Thursday, July 14, 2016

Q & A with Rosalind Fox Solomon

Photo by Caleb Bryant Miller
Rosalind Fox Solomon is a photographer based in New York City and the author of the recent monographs Got To Go and THEM

Blake Andrews: The text in Got to Go touches on childhood memories and parent/kid dynamics. I’m curious what your childhood in Highland Park was like.

Rosalind Fox Solomon: My childhood in Highland Park was difficult. White gloves, white teeth. Smiling was important. Maybe my second childhood will be easier. There were two levels of life for me in Highland Park: uptown where my mother played majhong with her lady friends, and the rural area on “the other side of the tracks”, several miles away from the center of town where we lived and I attended grammar school. Our home was a castle compared to all of the others in the neighborhood. It was plunked on some acreage, set back from the road, completely out of context with the neighbors’ modest houses. My sister and I were the only Jewish children in the rural school. It was after the crash. Hitler was on the rise. 

My grandfather, Nathan Fox, a Russian immigrant, established a wholesale tobacco and candy business. My father commuted from Highland Park to the West Side of Chicago where he and his siblings worked in the business which they inherited.

My other grandfather, Lester R. Wellman, designed our dining room chandelier. He was an isolated and unrecognized artist, who painted watercolors. Born in Louisville, he and my grandmother moved to Chicago where he established a small business, a sales outlet for the beautiful lighting fixtures which he designed. He lost everything in The Great Depression. Then, he fell into a depression that lasted for the rest of his life. He and my grandmother were incompatible. She taught contract bridge and worked as she said, “to help the less fortunate.” My grandfather loved music and  did not interact socially. My grandmother wanted a divorce, but when my mother and my uncle begged her not to leave their daddy alone, she conceded accepting her unhappy life. Though the Wellmans were my mother’s parents, my father supported them.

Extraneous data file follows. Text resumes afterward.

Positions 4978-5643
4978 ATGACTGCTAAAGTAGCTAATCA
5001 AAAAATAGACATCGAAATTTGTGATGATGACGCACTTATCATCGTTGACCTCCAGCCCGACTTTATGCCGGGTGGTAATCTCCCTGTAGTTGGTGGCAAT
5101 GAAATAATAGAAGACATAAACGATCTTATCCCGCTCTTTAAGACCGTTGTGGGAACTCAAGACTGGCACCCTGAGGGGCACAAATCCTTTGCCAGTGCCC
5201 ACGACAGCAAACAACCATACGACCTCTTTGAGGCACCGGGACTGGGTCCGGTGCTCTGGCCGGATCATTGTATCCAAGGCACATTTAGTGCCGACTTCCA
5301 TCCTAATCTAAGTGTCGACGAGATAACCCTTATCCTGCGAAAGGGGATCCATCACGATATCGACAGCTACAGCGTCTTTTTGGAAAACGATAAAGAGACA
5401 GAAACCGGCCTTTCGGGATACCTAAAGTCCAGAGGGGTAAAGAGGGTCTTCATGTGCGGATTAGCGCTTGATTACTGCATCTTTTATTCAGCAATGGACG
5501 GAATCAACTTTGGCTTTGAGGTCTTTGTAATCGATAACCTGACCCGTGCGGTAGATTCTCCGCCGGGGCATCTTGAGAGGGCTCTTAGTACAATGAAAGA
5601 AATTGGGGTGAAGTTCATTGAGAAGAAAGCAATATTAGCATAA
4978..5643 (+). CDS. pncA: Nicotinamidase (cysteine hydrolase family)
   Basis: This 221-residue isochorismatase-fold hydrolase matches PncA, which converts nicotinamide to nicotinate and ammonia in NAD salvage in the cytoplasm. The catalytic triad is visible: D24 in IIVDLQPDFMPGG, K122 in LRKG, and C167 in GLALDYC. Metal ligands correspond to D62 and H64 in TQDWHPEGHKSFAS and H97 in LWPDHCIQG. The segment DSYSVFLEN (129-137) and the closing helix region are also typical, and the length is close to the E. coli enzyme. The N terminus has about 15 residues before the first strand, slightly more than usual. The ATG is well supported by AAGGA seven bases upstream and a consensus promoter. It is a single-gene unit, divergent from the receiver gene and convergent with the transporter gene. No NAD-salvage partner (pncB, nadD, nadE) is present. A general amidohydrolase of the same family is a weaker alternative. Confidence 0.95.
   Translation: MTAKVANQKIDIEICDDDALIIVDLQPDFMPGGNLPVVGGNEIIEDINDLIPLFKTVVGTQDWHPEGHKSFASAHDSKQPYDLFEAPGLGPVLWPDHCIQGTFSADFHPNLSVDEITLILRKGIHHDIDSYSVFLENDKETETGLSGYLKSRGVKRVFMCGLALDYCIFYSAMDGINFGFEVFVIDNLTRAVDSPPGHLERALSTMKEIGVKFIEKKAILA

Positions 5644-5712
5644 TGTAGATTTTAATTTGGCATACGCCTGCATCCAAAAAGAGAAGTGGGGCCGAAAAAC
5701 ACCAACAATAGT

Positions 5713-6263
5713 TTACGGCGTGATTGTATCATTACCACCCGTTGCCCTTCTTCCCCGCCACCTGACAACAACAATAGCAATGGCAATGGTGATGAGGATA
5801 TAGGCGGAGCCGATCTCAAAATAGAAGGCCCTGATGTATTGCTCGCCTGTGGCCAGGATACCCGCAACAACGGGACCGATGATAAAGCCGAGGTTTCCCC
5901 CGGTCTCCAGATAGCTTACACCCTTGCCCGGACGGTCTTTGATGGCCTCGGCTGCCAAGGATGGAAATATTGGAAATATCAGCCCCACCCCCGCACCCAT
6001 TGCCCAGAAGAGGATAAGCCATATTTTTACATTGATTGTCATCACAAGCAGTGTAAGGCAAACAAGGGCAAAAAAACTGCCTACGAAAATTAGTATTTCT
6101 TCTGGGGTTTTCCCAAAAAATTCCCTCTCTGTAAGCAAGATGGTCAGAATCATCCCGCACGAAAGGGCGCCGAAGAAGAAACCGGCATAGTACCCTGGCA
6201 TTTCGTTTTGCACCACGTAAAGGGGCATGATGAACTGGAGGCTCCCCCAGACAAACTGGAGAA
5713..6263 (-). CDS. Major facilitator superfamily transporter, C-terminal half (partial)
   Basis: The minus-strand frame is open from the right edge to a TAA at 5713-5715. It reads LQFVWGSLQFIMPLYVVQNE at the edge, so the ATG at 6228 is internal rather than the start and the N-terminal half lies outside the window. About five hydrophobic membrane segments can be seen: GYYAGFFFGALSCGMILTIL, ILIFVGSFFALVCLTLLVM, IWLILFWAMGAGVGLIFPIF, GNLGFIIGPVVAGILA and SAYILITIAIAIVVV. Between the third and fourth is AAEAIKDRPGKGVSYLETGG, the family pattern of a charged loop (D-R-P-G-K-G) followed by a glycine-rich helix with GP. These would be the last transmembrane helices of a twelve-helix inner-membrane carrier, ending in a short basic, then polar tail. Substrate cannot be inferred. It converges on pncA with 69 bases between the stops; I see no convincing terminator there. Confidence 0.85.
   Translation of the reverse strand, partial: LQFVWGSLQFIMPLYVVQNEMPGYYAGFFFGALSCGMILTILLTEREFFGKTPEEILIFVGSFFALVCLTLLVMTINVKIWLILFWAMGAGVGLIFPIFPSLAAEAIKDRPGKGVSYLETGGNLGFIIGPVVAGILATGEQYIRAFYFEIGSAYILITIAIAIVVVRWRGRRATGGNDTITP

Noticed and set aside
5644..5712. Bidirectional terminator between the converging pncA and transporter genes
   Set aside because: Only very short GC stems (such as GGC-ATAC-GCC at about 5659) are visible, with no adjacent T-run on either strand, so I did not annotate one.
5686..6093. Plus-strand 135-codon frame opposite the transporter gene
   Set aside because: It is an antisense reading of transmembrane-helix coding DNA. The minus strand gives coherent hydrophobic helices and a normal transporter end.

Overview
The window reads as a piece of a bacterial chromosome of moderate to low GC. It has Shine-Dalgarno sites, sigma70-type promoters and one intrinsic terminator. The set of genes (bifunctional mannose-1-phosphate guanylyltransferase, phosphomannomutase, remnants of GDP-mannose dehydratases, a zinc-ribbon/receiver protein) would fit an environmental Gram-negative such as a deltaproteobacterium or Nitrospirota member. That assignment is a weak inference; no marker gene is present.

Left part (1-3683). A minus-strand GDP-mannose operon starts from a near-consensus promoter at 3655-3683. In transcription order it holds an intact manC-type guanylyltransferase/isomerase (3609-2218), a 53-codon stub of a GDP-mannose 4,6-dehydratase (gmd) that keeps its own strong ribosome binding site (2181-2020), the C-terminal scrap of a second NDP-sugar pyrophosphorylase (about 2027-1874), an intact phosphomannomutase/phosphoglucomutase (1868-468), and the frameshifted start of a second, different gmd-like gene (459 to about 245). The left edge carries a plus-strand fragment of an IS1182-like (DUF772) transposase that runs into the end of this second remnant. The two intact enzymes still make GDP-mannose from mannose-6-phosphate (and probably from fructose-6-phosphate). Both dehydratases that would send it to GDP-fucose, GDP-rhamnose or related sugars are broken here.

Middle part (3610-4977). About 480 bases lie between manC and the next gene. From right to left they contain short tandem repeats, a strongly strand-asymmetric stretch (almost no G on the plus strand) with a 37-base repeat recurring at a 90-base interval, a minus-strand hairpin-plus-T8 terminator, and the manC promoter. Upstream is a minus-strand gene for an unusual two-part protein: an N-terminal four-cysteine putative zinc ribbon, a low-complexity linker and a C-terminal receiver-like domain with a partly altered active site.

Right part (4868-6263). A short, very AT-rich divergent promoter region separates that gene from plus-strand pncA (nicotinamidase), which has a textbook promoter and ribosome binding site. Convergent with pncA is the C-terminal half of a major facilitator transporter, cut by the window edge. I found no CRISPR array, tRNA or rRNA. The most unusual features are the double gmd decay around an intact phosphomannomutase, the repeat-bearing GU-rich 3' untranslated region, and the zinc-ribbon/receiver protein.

You came to photography relatively late in life. Before that, were you aware of it at all? Did you look at any art photos or know people who did or who made them?

I was not aware of photography. I never saw any art photos; I did not know people who made them or people who talked about them. I did not know any artist —photographer or painter— except my grandfather, but I knew the work of artists because my mother took me to the Chicago Art Institute, to the ballet, musicals, opera and to the Chicago Symphony. In childhood I knew Carmen, Gilbert and Sullivan, Renoir, Swan Lake, Beethoven, Oklahoma and South Pacific.

From grammar school days through my college years, I attended performances at the Ravinia Festival. We sat under the stars and listened to Schubert, Mozart and so many others. The Chicago Symphony was conducted by the world’s greatest conductors and internationally known guest artists appeared there. My aunt Barbara, had two pianos. She regularly entertained guest artists after the concerts and played duets with them. Among those I met at her soirées were Leonard Bernstein and Leon Fleisher. Leon and I were serious for a while, but his mother put an end to our relationship. She did not want him to be distracted from his budding career as a concert pianist.

Israel, 2011, from THEM

I began photography when I was 38, living in Chattanooga, Tennessee with my husband and two children. I was friendly with the chief photographer at the Chattanooga Times. One afternoon, he helped me to set up a darkroom in what had been my garden shed.

I stayed for two weeks with a Japanese family that spoke no English. I did not speak any Japanese. I began “talking to myself” with an Instamatic camera. Though my work was focused on international exchange at the time, I quickly became attached to the camera. I returned to Tennessee and never stopped taking pictures.

How did you initially connect with Lisette Model?

I went to a holiday party at a big photo lab in New York that had made several six-foot prints for me. At that time, five years of work seemed like a lot and I wondered what I should do with all of my pictures. I met an agent at the party. I need an agent! I told her. I didn’t realize that I was still an infant artist. I was put in contact with Henrietta Brackman, a photographers’ consultant. She looked through a suitcase full of my work and said, “You’re talented, but you’ve a lot to learn.” She said that Lisette Model could help me.

What was your first impression of Model?

…that she was a sage and that every word she uttered was a gem. She was physically small but had a huge presence.

I am sick of bearing the cross of Arbus on my back and being tucked away in a basket with her remains. She was an early influence and I have had many others.

I came out of an era when artists were not expected to articulate their intentions. I finally woke up to the fact that I was living in another age. I had to do what kids in art school are required to do: they have to talk about their work with intelligence and logic.

Israel, 2011, from THEM

I began to discover myself as an artist at age 38. My influences beyond photography are broad and diverse. They include literature, painting, music, theater, poetry and film. They have deepened over the years.  Some of the individuals who inspire me are Samuel Beckett, Ingmar Bergmann, Buñuel, Julia Margaret Cameron, Ann Carson, James Joyce, Fellini, Goya, Hogarth, Bacon, Sam Shepherd, Tennessee Williams, Margaret Mead, Bertolt Brecht and Alice Neel.